Presenting Keyboardist

This is me, showing my first open source package.

June 04, 2018


I really like my keyboard shortcuts. Nothing says Power User™ than expertly using an application without even without touching the mouse. So, whenever I am building a web app I always try to add some keyboard capabilites to navigate the UI.

Recently, while making our React Dashboard I wanted to add some keyboard shortcuts, for example, having the global search input gain focus when the slash (/) key is pressed. That’s a pretty common and useful shortcut right?. I couldn’t find an easy and declarative way to do this in React so I built a component that works like this.

class Dashboard extends React.Component {
  focusSearch() {
    // do some vodoo here to get the search focused

  doSomethingElseWhenPressingSpace() {
    console.log('Space was pressed');

  render() {
    return (
      <div className="dashboard">
            Slash: this.focusSearch,
            Space: this.doSomethingElseWhenPressingSpace,

I really liked this approach because it is declarative and since it’s a component, it takes care of suscribing/unsuscribing to events using the component’s lifecycle. We’ve been using this in production for a couple years now and despite some tweaking I’m very happy with it.

Just recently I realized that most of what this component is doing is not tied to React itself, so I extracted the code into a dependency-free, library-agnostic JavaScript library called Keyboardist and I’m releasing it along with React-Keyboardist which is the React wrapper.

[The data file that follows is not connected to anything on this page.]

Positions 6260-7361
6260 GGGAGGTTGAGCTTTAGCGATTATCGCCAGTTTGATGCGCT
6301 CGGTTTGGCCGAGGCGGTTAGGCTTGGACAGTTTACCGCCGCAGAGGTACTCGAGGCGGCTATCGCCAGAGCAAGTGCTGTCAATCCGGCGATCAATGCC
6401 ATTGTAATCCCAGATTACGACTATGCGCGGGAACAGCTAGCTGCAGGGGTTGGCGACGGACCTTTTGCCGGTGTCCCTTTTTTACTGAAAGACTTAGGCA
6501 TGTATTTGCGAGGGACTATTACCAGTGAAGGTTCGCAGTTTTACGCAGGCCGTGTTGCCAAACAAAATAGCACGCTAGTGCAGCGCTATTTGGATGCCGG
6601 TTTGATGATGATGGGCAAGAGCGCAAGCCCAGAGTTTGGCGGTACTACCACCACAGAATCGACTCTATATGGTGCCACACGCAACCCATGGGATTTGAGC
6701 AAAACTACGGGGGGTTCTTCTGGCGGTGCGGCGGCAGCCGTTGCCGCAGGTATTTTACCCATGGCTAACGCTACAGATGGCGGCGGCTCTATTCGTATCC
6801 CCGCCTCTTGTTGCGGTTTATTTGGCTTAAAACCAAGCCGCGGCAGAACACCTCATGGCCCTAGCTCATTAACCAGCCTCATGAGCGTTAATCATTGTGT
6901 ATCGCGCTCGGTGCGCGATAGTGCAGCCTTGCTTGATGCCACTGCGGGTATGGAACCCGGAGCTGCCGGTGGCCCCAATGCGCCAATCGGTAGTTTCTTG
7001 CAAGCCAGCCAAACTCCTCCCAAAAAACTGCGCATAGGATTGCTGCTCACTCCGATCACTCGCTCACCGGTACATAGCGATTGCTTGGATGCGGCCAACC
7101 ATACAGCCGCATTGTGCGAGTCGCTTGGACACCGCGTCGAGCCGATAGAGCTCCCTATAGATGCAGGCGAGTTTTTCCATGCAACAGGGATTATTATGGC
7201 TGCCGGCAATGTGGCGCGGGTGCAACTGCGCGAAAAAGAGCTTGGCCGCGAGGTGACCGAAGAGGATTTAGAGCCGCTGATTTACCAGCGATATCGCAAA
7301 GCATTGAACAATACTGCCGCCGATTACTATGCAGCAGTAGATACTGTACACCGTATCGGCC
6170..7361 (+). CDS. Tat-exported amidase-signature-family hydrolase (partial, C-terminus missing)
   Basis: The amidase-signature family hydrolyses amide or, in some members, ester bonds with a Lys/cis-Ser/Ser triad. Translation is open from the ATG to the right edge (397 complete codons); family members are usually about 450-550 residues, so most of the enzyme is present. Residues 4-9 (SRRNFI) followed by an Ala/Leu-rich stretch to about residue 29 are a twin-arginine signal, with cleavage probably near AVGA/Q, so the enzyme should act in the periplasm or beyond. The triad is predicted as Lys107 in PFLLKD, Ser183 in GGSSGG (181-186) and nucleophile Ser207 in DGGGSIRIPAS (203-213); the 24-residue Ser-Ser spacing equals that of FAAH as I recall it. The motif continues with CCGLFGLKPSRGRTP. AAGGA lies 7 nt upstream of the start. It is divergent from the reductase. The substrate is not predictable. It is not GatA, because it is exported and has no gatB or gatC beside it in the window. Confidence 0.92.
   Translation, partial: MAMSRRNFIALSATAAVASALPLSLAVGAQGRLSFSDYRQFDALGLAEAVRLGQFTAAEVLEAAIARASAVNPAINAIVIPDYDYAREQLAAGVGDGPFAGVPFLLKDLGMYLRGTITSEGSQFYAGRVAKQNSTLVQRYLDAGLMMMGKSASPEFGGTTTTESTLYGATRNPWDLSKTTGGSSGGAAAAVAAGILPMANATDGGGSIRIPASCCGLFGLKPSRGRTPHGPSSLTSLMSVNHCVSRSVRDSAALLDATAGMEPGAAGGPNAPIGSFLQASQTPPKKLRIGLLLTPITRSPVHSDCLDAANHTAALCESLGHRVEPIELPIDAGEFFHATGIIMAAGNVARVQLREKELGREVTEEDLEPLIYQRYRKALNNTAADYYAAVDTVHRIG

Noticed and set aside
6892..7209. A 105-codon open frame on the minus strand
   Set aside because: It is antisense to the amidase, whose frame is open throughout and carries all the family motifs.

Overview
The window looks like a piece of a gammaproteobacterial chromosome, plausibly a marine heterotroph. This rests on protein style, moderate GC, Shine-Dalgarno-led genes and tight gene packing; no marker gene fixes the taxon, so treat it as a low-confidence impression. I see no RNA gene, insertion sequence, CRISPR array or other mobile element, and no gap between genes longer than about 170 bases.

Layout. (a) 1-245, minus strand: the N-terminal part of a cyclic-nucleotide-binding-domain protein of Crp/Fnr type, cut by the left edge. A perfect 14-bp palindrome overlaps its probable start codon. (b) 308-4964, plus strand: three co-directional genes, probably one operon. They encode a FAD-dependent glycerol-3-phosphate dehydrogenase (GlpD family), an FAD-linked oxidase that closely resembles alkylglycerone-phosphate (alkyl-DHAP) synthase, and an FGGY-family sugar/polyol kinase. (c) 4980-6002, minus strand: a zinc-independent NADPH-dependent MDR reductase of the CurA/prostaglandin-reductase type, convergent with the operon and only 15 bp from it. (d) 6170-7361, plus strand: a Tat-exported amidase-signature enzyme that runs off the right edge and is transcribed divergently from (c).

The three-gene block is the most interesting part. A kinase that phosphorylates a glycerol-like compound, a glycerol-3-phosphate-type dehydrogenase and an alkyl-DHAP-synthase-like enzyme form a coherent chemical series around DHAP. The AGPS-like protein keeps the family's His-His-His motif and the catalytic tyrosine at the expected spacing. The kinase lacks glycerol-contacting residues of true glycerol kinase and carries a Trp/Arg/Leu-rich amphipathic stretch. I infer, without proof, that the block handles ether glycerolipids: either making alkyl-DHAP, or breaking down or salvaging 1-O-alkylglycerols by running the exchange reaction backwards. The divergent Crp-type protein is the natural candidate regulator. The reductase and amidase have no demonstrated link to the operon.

This is what pure-javascript Keyboardist looks like.

// import the library
import createListener from 'keyboardist';

// creates a listener, by default it listens to 'keydown' events.
const listener = createListener();

//the listener has a suscribe function
const subscription = listener.subscribe('Slash', focusSearch);

// And later you want to cancel the subscription for some reason

It has a really simple API and I hope to make wrappers for other frameworks other than React.

You can install them via npm or yarn.


I built two simple demos for both Keyboardist and React-Keyboardist. Their require, you know, a keyboard.


This is my first ever Open Source package and I’m kinda freaked out about the reception (or lack thereof) that this is going to receive. Regardless, I would be very happy to hear any feedback. If you have any, you can find me on Twitter or via email at arm.sosa[at]